Be aware that the Nature Lodge Kinabatangan offers different prices through various agencies and websites. We located the lowest online prices for Nature Lodge Kinabatangan on hostelworld.com. Check it for current pricing, but at time of writing prices worked out to $43 per night for hostel bed (including meals and tours). For a private room, you’re looking at $64 per person, per night for a superior cabin (including meals and tours). So that comes to about $86 per night for the room and $172 total for the 3 days, 2 nights with all your food and activities covered in that price.
Interestingly, the prices on hostelworld were slightly cheaper than when booking using the link listed directly on the Nature Lodge Kinabatangan website. (Update: it is currently not possible to book directly on their website.) Meanwhile, somewhat strangely, the rates on hotels.com and other booking sites are ridiculously priced at more than double all other rates, nearly $500! You can price compare yourself, but needless to say, it certainly makes the most sense to book this on hostelworld.
Worthy Splurges on the Kinabatangan River
We recommend the private cabin to save a few bucks. But depending on your comfort level and budget, it may be worth the splurge for a larger superior cabin or the modern deluxe cabin that includes A/C. Even at the relatively high price of $94 per person per night, you’re still coming in far less than most all other lodges on the Kinabatangan River.
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Desi Vijay says
Excellent and informative blog. I loved every bit of it. My wife and I are planning for a December trip (we are 65+) and I will follow your advice. We liked Sandakan area and looked at Nature Lodge Kinabatangan, Sandakan. It looks good; but alas the room rates from hostelworld.com is US$161 per night. It is still cheaper than $1000 other tours asking for both of us.
Loved the article!!! We are spending a month in Thailand and Vietnam next March…I have always wanted to go to the Orangutang sanctuary and for us and two teens independent is the way we are going BUT I cannot find a cheap way to get there from Vietnam LOL…..its looking at about $2000 for the four of us to fly from Vietnam to Borneo :/
Any thoughts….thank you
John Widmer says
Oh, you should definitely be able to get flights easily from Vietnam to Malaysian Boreno for under $100 per person, so long as you don’t mind a short layover in Kuala Lumpur. Check Air Asia. There are loads of cheap flights from Ho Chi Minh to Kuala Lumpur, then cheap flights to Kota Kota Kinabalu (or Kuching). Have a look. Check on Google Flights too. That’s our go-to air search these days. Hope that may help to get you and your fam to all the awesomeness that awaits on Borneo!
Tobi Hoogenboom says
Thanks for your article! I already booked my flight to Borneo, but had no idea about the cheapest options to sleep. Thank you so much.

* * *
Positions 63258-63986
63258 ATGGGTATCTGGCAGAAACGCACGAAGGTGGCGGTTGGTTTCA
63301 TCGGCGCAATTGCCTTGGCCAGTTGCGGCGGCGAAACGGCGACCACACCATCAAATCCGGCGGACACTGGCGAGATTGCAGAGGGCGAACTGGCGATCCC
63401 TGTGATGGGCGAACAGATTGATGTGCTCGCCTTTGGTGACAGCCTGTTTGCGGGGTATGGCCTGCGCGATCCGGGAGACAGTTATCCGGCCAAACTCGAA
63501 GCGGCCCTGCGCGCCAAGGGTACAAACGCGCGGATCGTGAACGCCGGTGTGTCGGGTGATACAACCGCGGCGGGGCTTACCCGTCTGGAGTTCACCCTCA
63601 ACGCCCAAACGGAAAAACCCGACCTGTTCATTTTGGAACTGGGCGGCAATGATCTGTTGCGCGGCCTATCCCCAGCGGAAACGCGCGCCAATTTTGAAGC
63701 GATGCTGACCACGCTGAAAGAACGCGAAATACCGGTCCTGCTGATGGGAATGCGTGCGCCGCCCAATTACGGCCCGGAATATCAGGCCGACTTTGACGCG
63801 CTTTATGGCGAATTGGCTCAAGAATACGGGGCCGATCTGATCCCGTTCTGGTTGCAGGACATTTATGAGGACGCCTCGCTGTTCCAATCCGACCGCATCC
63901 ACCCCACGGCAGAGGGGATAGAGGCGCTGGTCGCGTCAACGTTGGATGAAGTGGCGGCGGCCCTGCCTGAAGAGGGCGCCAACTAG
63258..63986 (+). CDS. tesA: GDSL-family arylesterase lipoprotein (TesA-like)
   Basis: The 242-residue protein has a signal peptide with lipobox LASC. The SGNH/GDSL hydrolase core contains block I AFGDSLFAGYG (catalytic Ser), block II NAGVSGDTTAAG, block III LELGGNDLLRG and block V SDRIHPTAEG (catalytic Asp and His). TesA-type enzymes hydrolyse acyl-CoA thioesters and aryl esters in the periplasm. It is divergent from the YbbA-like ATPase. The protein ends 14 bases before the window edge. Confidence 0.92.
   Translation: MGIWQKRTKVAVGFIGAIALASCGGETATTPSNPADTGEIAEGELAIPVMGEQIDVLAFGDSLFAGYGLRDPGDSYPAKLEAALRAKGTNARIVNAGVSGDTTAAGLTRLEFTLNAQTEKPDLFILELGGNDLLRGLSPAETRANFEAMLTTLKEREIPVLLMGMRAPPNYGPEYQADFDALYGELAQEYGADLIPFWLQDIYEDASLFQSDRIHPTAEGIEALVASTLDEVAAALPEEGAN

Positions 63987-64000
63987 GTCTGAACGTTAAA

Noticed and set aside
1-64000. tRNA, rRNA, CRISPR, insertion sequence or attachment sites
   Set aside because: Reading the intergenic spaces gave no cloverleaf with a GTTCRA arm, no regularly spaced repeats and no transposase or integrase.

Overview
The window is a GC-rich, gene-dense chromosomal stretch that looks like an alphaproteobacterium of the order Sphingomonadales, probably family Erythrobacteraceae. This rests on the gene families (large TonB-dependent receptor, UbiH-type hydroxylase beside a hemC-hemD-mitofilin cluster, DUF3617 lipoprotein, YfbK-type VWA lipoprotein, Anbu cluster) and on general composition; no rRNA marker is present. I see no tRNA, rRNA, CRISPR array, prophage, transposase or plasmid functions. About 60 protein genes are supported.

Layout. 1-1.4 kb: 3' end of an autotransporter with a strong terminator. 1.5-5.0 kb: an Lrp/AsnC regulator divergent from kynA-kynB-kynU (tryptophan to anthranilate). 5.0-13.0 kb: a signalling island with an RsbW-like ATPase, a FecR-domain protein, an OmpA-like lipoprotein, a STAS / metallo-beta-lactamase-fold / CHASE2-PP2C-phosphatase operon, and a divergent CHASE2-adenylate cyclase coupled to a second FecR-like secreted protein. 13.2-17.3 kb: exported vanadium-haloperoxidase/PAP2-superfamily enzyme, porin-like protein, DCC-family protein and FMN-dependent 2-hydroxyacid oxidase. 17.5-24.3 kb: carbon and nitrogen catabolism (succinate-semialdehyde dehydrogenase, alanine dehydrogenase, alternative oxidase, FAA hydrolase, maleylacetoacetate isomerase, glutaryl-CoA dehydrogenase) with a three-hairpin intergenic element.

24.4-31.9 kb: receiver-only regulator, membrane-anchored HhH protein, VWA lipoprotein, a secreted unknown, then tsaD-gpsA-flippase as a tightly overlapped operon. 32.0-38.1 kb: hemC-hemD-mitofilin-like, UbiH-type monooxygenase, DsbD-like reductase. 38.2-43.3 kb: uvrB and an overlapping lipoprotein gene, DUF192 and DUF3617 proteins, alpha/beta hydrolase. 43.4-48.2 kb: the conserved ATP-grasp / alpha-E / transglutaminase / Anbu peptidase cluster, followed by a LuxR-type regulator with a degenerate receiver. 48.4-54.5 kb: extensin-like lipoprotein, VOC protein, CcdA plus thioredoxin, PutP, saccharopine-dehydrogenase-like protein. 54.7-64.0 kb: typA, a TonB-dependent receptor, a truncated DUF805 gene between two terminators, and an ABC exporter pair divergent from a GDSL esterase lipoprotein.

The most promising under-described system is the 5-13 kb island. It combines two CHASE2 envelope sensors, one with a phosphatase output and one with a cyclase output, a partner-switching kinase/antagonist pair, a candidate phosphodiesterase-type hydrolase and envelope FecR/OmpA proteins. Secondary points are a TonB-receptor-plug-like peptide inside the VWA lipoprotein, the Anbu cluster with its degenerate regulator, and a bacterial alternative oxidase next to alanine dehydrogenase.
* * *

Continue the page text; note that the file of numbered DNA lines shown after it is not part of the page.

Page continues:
John Widmer says
Glad it helped – Borneo is such an awesome place. We are craving to return!
OLLY HOUNSFIELD says
Hello, great helpful post – cheers.
In regards to the Kinabatangan Nature Lodge, I assume the £33 cost per night on hostel world includes the tour. However, do they run the same itinerary starting everyday, or would I need to book my first night on a specific day? I.e. Would I have to book my first night on a, lets say, Saturday because that is when the itinerary starts, in which case i would be joining half way through the itinerary if I booked my first night on a Sunday. ..
Hope I haven’t confused you.
John Widmer says
Yes, that cost includes full board (3 meals) and they do run the same itinerary starting every single day. So you can book it beginning any day of the week. It’s just important that you book it for 2 nights – no more, no less. Their itineraries run for 3 days, so if you book for less you’ll be missing out and if you book for more, you’ll be repeating. Hope that makes sense and you have a great trip to Borneo!
Mads Koldegaard says
Thank you sooooooo much for these recommendations 🙂
My girlfriend and I just did Bako and Semengoh solely based on this
blog/article. Thank you very much. They were both fantastic.
We saw the Orangutangs (4-5 including big male and a baby).
In Bako we saw the pigs, proboscis monkey, Langurs and macaques.
We are in Kota Kinabalu right now. I can recommend Downbelow tours
here for cheap accommodation in KK and help with tours.
Heather Widmer says
Hey Mads, thanks so much for the comment and sharing your experience in Borneo. We’re thrilled you hear that you’ve enjoyed it as much as we did! The orangutans have such personalities and we could easily spend hours just admiring them. The wildlife there truly is spectacular.
Lisa Meaclem says
Hi thanks for the helpful article. Just wondering how long ure trip was all up? My one would be about 10 days.
Heather Widmer says
Hey Lisa, thanks for the comment and question. We were in Borneo for roughly two weeks. We also visited the Mulu caves, went diving in Sipadan, and explored the Kelabit Highlands. All were extraordinary experiences that we’d recommend as well, but haven’t written about on the blog yet 🙂
Enjoy your trip!
Really enthralling blog with great info! Thanks for sharing with us.
Heather Widmer says
Hey Monika! Thanks for stopping by and sharing your kind words 🙂